Movement photography


Workshop with Simon Tomkinson

You can use movement as a genre in itself or as a tool inside a specific genre (documentary, fashion, etc)

-Edward Muybride – chrono-photography
-Henri Cartier-Bresson – about the decisive moment
-Robert Capa – blurring
-Sebastio Salgado – freezing
-Nick Knight – movement in fashion

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-DSLR camera
-lens with a speeding focus and wide width
-lighting kit (speedlight, Profoto B1 or B2, Broncolor Move or Score for top highlight range)
-a good stable and light tripod (Manfrotto)

FLASH How does it work ? (see great explanations)

Reminder :
Aperture controls foreground ; shutter speed controls background
In movement photography, there is Three ways to achieve your idea :


What shutter speed do you need to freeze the action? It depends on the action. Here’s a rough guide:
•1/60 second for a subject posing motionless
•1/125 second for a subject standing still but swaying
•1/250 second for a subject walking
•1/500 second (or faster) for fast movements (running, jumping)
Choose a fast shutter speed.
Zoom out : it will magnify and sharpen everything
Shoot when the action has paused : at the end of a movement or at the top of a jump, the subject is still which means less motion and less blur
Pan with the camera  : track the dancer’s movement (!) not being too fast or too slow, you need to be at the same pace.

What can you do to minimize camera shake?
-Image stabilization (in the lens or the camera)
-Take burst of images (at least one will be sharp)
-Shoot between breaths to reduce movement of your body
-Use a tripod or monopod

3. Combine the TWO
(!) overexposure
(!) color balance – continuous is redder ; flash is bluer, you might need to use filters to compensate color temperature. Always set up one light at a time with the continuous first ; set up the flash light to second curtain shutter
(!)ghost figures


The all purpose is to get THE moment !


Matt Thompson

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Matt Thompson graduated Graduate Diploma at LCC seven years ago. He is now a successful photographer in portrait and interior design. Here are some advices and lessons he shared during his talk this morning.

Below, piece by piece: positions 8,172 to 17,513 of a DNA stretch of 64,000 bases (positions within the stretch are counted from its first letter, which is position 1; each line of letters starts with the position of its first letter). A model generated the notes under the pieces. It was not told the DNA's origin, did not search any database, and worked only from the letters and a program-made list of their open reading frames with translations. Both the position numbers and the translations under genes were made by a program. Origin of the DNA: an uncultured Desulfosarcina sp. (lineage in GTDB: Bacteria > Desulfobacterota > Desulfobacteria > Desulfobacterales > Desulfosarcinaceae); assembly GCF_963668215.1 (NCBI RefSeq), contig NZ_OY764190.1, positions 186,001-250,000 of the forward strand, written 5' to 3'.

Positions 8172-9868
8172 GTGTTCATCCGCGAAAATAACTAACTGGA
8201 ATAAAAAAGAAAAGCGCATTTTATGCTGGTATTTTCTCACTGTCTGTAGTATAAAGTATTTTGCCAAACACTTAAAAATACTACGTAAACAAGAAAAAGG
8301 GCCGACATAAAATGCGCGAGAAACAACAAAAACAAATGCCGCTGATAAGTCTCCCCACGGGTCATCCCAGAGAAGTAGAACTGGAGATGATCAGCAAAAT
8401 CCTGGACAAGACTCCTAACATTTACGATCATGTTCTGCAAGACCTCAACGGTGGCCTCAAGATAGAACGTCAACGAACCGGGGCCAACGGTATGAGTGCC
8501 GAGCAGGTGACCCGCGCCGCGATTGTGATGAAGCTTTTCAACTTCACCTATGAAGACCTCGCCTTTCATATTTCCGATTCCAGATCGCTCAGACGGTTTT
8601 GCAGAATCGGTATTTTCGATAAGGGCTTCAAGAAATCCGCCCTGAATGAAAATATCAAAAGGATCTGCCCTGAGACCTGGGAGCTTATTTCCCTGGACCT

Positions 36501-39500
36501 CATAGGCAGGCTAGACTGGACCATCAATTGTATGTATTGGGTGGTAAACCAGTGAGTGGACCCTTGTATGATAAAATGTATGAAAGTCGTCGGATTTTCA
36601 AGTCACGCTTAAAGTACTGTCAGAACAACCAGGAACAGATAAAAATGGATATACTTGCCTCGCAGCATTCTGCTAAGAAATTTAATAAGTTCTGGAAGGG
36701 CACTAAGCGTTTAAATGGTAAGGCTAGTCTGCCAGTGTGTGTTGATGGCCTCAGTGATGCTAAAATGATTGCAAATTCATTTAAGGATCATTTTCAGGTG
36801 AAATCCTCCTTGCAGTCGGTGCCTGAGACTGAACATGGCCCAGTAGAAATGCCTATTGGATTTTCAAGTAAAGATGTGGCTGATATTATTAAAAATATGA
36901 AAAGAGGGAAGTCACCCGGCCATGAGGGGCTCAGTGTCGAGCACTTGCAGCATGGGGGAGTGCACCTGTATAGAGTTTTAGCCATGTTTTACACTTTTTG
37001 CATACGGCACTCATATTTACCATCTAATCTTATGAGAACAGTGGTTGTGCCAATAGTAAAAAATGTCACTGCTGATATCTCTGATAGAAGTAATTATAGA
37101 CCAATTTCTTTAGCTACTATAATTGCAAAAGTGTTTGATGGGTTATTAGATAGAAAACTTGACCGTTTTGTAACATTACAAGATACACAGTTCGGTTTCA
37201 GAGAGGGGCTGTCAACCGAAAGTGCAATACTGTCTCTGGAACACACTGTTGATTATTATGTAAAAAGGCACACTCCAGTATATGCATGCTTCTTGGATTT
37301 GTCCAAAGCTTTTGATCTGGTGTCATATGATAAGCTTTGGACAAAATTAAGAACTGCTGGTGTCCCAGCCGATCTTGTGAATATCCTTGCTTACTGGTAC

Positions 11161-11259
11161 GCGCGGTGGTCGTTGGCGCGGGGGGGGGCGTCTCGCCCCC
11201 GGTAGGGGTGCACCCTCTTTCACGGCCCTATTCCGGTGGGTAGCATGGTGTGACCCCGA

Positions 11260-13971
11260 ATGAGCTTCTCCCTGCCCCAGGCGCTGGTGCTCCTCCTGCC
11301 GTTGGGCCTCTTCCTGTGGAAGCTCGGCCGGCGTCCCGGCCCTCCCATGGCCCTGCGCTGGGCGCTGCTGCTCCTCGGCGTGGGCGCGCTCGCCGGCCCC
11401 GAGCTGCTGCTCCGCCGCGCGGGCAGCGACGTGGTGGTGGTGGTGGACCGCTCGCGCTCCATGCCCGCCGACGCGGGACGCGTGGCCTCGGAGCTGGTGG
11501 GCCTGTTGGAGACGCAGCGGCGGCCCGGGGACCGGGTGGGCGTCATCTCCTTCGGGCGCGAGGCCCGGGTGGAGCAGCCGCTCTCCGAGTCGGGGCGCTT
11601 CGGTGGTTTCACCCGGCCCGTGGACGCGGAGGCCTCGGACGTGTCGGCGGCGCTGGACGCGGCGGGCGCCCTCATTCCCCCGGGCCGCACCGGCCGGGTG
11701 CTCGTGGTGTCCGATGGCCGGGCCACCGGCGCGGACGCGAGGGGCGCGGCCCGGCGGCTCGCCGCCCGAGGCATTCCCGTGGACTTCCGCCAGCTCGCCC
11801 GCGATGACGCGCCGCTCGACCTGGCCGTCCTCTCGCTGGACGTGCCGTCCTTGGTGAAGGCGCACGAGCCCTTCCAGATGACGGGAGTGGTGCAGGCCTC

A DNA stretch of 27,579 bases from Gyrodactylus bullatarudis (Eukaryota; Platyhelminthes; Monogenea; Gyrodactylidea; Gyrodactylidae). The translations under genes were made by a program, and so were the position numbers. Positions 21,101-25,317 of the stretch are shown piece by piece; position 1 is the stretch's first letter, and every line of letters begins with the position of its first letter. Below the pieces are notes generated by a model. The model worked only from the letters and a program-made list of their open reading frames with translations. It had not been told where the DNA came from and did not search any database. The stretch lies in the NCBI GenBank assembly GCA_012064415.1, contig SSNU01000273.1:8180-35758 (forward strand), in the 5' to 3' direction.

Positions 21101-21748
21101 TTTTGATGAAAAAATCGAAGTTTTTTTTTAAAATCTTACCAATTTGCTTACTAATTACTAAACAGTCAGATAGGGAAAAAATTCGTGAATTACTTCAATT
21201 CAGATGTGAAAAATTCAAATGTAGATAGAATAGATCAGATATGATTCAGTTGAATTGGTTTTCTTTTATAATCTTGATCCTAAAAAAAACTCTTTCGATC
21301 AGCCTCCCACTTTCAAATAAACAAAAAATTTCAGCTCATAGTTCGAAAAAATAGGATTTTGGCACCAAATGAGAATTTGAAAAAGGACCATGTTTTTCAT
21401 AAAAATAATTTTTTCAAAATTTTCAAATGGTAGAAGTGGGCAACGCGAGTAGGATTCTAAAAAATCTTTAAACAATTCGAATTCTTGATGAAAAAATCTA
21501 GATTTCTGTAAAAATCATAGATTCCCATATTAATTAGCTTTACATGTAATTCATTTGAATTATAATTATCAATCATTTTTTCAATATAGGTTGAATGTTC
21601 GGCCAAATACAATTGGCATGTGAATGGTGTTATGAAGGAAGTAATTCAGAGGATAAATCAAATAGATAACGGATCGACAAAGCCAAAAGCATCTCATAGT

Shoot all the time, even with no reason

Assist photographers as much as possible, this is the best learning

NEVER GET YOUR COPYRIGHT AWAY, under any circumstance, for any reason

Keep looking at imagery (others photographers’ work)
Keep shooting.

A set of images always communicate a narrative and convey a story (moldboard behind)


Photographers are super busy, they don’t have time to read email. Keep it short and clear. It’s all about speed (as well as for design of your website, reduce number of clicks)

-1st sentence : Flatter the person who will have a positive instinct feeling and like me immediately (and continue reading)
-2d : Tell why you are writing (“I would love to assist you if any opportunity arouse.’)
-3d : Tell about yourself and what you can do (“I’ve graduated at LCC, I’ve assisted a couple of photographers (names) and I’m prepared to help in any way.”)

+ you can attach some images if they’re relevant to the job you’re applying for.
(!) Don’t forget to add your contact details at the end (at least email, telephone number)


Christine Kreiselmaier’s talk on fashion photography

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Christine Kreiselmaier studied GDip Photography a few years ago and gave a lecture on fashion photography and her journey to be where she is and who she is now.

General thoughts on photography
Every year, sit down, go back to your yearly work and assest your journey.
Fashion is a hard world to be succesful, but keep continue and be persistent
Fashion is such a small world, never lie, everyone knows everything on everyone.
During an interview, the first questions are usually the following :
Who have you assisted?
For how long have you been doing that
What have you shooted for?

Photography is a technical job, when you understand lighting and master tweaks of lights, you can get something from everything and exactly recreate an image.
Assisting is a great way to learn by observing other people work.

Determine your own style and aesthetic, what makes you different and your work personal.
Determine your market to adapt your work
Create a moodboard of poses and attitudes I like tolook at if we are stuck during the shooting
Keep a journal where you write what learnt from each job (successes, failures and how to improve next time)

You need to be in and aware of trends, what is going on in the fashion industry.
Look at all levels of fashion : H&M, Zara / Maje, Sandro / Chanel, Burberry / Haute Couture
Look at different genres : Ready-to-Wear, Haute Couture, lingerie, maroquinerie…
Who are the big names (designers, models, editors, magazines, bloggers)
Have a dream list of people I want to shoot

You need to build a team, you definitely can not work alone. Work with people on your level or slightly above but never below. Don’t think too high too fast.
An ideal team is composed of a photographer, MUA and hairdresser, stylist, retoucher, assistant(s)